Every “old world” varietal (i.e. most of the major ones) tastes significantly different when grown in the “new world,” where the climate, the winemaking practices, and the laws governing wine production are nearly always drastically different than in the old country. The Rhône grapes, however, do a better job than some other prominent varietals of maintaining their essential “old world” character when grown in warmer climes, particularly the reds; a great Grenache / Syrah / Mourvedre blend from California will ideally display a lot of the same earthy tobacco notes endemic to its French forefathers. Or will it? Perhaps our palates only perceive earth and tobacco on when Rhône-inspired reds when tasted against a backdrop of Zinfandels and Merlots. On a recent Wednesday, we decided to find out for good.
Holding this meeting at Jason’s house was a no-brainer, as he always has several decent Rhône reds on hand. This night was no exception, so we decided to kick off the evening with the 2007 André Farjon Côtes du Rhône to form the basis of our comparison. The nose was perfectly typical of a good, solid, inexpensive Rhône red: earth, leather, and a bit of cinnamon and nutmeg. Jason appreciated its “sogginess,” I picked up some peppercorn sausage, and Andrew mentioned that it wasn’t “too funky.”
The palate followed suit: earth made itself very apparent early on. Xander thought it tasted like “cigar and rock,” and later picked up some dried blueberry, which revealed itself with a little swirling of the glass. Light-to-medium body and mild acid confirmed this as a quintessential southern Rhône quaffer, and the $10 price tag allowed us to overlook mild flaws, such as the warm alcohol and the only slightly unforgivable tartness on the finish.
To transition to California, we opened up the 2006 Arthur Earl “A Genoux” red wine (Central Coast). The earthy notes were there, as we’d hoped, but so was a whole farmer’s market worth of fruit: strawberries, blackberries, and miscellaneous “stewed berries.” Caramel and tobacco were pleasant additions to the cacophony, but the overhanded oak treatment foretold the problems that were to come.
On the palate, this bottle packed a nasty, oaky wallop. “It’s like a punch in the face,” said Jason. The medium-bodied palate offered up the same fruit notes we’d encountered on the nose, but the presentation was more Jolly Rancher than organic farmer. At $24, I’d rather drink 2.4 bottles of the first wine.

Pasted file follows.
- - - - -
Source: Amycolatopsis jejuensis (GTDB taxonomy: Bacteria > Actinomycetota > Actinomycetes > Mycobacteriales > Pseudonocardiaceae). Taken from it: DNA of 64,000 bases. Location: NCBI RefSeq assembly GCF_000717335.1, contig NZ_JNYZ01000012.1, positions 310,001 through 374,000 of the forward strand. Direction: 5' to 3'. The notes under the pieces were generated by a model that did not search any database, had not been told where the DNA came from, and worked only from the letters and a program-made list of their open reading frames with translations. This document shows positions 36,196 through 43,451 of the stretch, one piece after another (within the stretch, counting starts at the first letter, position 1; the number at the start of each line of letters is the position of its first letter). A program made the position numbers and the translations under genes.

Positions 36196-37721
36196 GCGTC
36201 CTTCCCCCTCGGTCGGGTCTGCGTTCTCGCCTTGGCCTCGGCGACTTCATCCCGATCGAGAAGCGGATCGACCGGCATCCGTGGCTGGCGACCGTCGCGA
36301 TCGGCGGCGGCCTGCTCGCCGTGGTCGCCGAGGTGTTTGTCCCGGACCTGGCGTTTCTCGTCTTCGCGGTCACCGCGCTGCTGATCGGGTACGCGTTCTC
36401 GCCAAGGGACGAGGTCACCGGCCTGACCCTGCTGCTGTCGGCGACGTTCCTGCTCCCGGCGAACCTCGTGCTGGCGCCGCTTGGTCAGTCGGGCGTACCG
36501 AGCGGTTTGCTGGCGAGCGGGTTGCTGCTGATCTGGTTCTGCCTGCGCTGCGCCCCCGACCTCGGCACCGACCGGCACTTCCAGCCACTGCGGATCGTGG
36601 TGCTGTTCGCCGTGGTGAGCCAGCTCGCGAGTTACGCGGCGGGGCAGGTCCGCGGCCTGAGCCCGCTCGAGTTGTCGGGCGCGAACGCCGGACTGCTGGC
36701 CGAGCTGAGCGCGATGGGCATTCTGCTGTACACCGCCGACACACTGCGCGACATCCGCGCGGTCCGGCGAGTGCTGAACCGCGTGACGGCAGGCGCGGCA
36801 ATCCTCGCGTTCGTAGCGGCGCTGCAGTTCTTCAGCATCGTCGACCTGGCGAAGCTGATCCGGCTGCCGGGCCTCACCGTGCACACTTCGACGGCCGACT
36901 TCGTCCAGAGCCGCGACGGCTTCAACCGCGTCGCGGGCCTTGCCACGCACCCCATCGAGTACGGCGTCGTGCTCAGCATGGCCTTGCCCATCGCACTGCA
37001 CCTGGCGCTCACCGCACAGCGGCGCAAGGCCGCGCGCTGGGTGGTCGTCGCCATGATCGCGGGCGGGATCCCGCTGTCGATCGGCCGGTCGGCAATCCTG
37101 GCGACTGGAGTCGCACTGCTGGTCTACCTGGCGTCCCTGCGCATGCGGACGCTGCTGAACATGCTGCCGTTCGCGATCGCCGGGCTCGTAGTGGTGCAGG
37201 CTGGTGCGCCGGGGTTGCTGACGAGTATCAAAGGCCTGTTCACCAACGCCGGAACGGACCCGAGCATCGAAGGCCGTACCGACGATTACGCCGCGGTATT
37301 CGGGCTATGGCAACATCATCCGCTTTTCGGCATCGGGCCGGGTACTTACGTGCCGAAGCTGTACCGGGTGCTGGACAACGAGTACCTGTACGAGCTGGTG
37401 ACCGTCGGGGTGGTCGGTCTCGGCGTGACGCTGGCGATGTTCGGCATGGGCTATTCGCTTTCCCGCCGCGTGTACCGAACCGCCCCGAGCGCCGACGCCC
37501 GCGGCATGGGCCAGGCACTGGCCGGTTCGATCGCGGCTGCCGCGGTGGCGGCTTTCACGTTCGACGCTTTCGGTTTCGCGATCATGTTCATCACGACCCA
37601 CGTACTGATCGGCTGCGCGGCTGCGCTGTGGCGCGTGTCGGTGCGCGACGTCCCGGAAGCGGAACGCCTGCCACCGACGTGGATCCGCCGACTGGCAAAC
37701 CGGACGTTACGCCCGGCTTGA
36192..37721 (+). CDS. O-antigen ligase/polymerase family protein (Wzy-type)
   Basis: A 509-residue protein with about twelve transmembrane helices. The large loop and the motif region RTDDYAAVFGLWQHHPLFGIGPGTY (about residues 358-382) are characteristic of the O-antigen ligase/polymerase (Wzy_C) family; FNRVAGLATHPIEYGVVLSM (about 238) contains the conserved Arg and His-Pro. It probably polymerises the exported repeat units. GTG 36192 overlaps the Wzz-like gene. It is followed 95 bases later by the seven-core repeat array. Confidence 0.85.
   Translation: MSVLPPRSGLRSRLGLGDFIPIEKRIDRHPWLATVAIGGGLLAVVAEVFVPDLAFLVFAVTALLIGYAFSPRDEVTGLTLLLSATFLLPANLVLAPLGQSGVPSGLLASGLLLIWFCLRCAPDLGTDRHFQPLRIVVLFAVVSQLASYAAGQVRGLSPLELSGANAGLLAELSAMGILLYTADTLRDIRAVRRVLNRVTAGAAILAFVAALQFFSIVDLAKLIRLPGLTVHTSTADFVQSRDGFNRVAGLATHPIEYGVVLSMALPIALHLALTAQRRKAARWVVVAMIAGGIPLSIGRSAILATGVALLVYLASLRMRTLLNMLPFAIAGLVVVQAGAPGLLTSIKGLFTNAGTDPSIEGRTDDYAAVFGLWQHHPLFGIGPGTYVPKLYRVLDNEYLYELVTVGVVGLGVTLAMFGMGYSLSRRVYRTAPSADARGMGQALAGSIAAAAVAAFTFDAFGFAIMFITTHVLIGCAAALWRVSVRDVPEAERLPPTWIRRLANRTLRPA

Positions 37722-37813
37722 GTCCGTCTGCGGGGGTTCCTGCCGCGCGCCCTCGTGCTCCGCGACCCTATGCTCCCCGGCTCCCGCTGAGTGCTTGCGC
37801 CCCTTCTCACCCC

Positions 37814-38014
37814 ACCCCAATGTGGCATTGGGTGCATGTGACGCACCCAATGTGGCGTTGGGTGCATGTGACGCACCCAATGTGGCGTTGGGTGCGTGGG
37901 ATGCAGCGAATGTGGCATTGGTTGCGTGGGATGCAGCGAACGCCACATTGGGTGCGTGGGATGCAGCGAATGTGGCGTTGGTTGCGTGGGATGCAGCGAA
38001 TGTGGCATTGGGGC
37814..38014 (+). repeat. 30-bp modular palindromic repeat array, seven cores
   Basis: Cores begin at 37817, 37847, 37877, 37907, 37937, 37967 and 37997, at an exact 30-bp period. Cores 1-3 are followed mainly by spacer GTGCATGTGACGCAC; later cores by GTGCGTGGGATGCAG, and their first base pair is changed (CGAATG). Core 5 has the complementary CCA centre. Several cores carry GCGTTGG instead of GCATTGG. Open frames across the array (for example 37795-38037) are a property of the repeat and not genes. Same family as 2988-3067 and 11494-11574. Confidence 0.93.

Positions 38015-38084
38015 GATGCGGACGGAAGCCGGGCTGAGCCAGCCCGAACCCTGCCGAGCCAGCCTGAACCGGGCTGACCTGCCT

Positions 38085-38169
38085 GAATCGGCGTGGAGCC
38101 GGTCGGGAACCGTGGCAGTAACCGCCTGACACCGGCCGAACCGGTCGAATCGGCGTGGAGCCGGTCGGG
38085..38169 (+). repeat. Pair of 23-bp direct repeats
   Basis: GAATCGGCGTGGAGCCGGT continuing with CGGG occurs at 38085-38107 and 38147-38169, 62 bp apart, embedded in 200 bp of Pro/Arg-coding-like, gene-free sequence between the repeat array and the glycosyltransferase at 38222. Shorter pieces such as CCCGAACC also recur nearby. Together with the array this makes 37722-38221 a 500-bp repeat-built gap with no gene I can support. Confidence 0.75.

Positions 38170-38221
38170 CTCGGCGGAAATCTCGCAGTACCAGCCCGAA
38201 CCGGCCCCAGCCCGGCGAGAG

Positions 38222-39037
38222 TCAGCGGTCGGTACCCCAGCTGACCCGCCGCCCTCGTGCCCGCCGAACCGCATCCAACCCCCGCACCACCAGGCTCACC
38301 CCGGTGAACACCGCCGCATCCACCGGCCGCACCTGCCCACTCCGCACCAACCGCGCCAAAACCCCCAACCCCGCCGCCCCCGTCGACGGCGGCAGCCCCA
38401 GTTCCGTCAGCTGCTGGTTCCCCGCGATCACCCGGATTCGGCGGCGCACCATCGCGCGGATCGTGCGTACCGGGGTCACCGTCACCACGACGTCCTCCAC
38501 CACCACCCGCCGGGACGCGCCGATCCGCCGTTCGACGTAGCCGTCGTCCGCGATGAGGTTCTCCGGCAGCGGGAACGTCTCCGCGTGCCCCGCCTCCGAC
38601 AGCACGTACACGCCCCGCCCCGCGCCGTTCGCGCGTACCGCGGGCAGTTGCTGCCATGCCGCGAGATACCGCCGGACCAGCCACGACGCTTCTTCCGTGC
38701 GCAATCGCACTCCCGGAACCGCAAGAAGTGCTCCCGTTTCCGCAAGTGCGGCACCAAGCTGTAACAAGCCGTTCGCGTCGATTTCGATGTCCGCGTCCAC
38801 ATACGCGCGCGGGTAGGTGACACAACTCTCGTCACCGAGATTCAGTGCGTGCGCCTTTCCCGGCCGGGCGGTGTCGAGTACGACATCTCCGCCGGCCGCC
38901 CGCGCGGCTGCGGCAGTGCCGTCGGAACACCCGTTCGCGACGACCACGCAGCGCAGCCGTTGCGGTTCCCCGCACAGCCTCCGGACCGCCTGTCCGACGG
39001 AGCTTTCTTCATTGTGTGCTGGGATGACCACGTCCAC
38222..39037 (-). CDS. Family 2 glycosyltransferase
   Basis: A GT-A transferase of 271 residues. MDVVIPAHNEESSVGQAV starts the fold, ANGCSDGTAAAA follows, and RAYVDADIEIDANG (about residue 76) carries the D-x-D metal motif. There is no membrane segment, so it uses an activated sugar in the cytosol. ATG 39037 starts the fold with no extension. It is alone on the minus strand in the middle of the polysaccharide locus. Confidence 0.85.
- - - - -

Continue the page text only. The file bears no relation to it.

The next bottle was a Trader Joe’s cult favorite that I tend to think offers tremendous value, the 2009 Rabbit Ridge “Allure de Robles” (Paso Robles). It’s one of my go-tos not just because of how much I enjoy it, but because of how much ire it always inspires in Jason. Tonight was no exception: when Xander remarked that the “wet leaves” nose reminded him of Burgundy, Jason replied that “Burgundy has that charming barnyard, compost heap thing, while this is like the back of a Vons where they throw out all the old rolls and shit.” Admittedly, the nose was pretty funkified: we picked up some beets and some fresh-chopped parsley, but also plenty of yummy jam.
The palate was what I’ve come to expect from this wine: it’s dependably enjoyable and easy to sip. “Not as bad as I recall in the past,” admitted Jason, begrudgingly. “Too thick-bodied, though.” There was definitely some viscosity supporting the notes of red berry jam, milk chocolate, and anise, prompting Andrew to complain that the thickness came across as “artificially conceived.” Jason, apparently getting his second wind, bemoaned the “medicinal cherry” character and the notes of “store-brand Hershey imitator chocolate.” Jordan rallied to the palate’s defense, calling it “simple and pleasant” with notes of “nice chocolate.” To me, this has always been a terrific wine to pair with a sharp cheddar cheese, and it has plenty of other admirers in the grogosphere as well. At $5, this bottle was a winner for nearly everyone in attendance. (Better luck next time, Jason.)